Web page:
Glass to be used in making concrete
The 4000 tonnes of partly contaminated glass at the Southern Aggregates plant near Oreti Beach will now be used by Southland company Allied Concrete.
Yesterday, Allied was awarded $190,000 by the Environment Ministry for its initiative to use crushed glass as a part-substitute for sand to make concrete.
The Southland Times reported in July that the Invercargill City Council paid Southern Aggregates, which is part of the HW Richardson Group, to take the glass, but later discovered that some of what was being delivered was contaminated.
About 4000 tonnes has been stockpiled in the past two years near the beach.
Allied Concrete general manager Bob Officer said the money would be used in a trial to prove that contaminated glass would not affect the final product.
"The glass has paper and plastic but we are confident it will not be an issue because the process will eliminate it."
The company would upgrade its batching computer system and create additional storage for the glass at its existing Invercargill, Wellington and Wanaka concrete plants to receive crushed glass early next year.
"The application for funding was first made 18 months ago but we didn't make it, we had to modify what we were trying to achieve," Mr Officer said.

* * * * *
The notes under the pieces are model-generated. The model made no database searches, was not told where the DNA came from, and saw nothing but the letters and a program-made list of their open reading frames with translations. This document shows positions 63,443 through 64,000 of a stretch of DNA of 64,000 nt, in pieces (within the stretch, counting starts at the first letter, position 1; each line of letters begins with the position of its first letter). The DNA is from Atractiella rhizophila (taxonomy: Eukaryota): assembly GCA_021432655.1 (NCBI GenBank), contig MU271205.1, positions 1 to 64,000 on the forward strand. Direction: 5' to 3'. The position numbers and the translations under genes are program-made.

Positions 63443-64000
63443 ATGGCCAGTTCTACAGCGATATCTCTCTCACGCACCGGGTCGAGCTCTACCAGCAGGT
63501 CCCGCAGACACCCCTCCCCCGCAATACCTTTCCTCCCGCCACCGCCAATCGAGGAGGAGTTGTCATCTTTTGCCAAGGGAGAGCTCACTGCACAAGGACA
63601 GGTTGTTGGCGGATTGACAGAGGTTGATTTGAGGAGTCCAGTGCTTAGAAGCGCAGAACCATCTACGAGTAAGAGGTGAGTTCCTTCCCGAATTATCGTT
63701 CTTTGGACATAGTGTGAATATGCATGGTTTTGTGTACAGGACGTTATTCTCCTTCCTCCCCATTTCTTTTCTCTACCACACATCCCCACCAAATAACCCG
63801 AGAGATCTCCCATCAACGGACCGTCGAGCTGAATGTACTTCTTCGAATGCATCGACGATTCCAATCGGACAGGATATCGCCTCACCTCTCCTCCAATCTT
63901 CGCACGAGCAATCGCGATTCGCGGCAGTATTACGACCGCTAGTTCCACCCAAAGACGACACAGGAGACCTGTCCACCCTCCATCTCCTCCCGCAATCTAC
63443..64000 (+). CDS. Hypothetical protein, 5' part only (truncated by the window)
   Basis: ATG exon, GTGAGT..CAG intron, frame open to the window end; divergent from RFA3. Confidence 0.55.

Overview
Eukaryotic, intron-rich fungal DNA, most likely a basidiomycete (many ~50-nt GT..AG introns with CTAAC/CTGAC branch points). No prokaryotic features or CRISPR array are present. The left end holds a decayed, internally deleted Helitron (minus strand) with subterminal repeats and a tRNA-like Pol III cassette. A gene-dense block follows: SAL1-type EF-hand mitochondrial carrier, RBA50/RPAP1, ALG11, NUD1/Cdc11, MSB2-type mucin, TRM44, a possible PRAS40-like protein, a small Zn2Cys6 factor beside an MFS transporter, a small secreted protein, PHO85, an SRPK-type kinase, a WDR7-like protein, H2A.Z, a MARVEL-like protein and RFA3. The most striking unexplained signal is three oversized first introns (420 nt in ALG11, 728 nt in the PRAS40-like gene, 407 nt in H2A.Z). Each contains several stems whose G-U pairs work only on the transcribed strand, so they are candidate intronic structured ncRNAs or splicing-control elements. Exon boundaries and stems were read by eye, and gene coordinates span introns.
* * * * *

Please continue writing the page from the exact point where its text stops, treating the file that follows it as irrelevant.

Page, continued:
"... we anticipate with the availability of a suitable glass product we could expand to other locations."
Allied Concrete would buy processed glass from a supplier.
The Times reported this week that the Invercargill City Council had assisted Southland DisAbility Enterprises with money to buy a large crusher to get rid of glass in the south.
The glass near Oreti Beach would now be crushed by Southern Aggregates and sent to it, Mr Officer said.
He was aware that Southland DisAbility Enterprises had bought a crusher and it was likely that Allied would also be interested in buying the glass (sand) product from them.
Invercargill City Council roading and solid waste manager Tom Greenwood said he was aware of Allied Concrete's grant and that he would be interested in working with the company.
"We could add value here rather than sending glass to Auckland. "
The funding comes as part of the Government's $1 million towards six environmental projects across the country, announced yesterday by Environment Minister Nick Smith.
- The Southland Times
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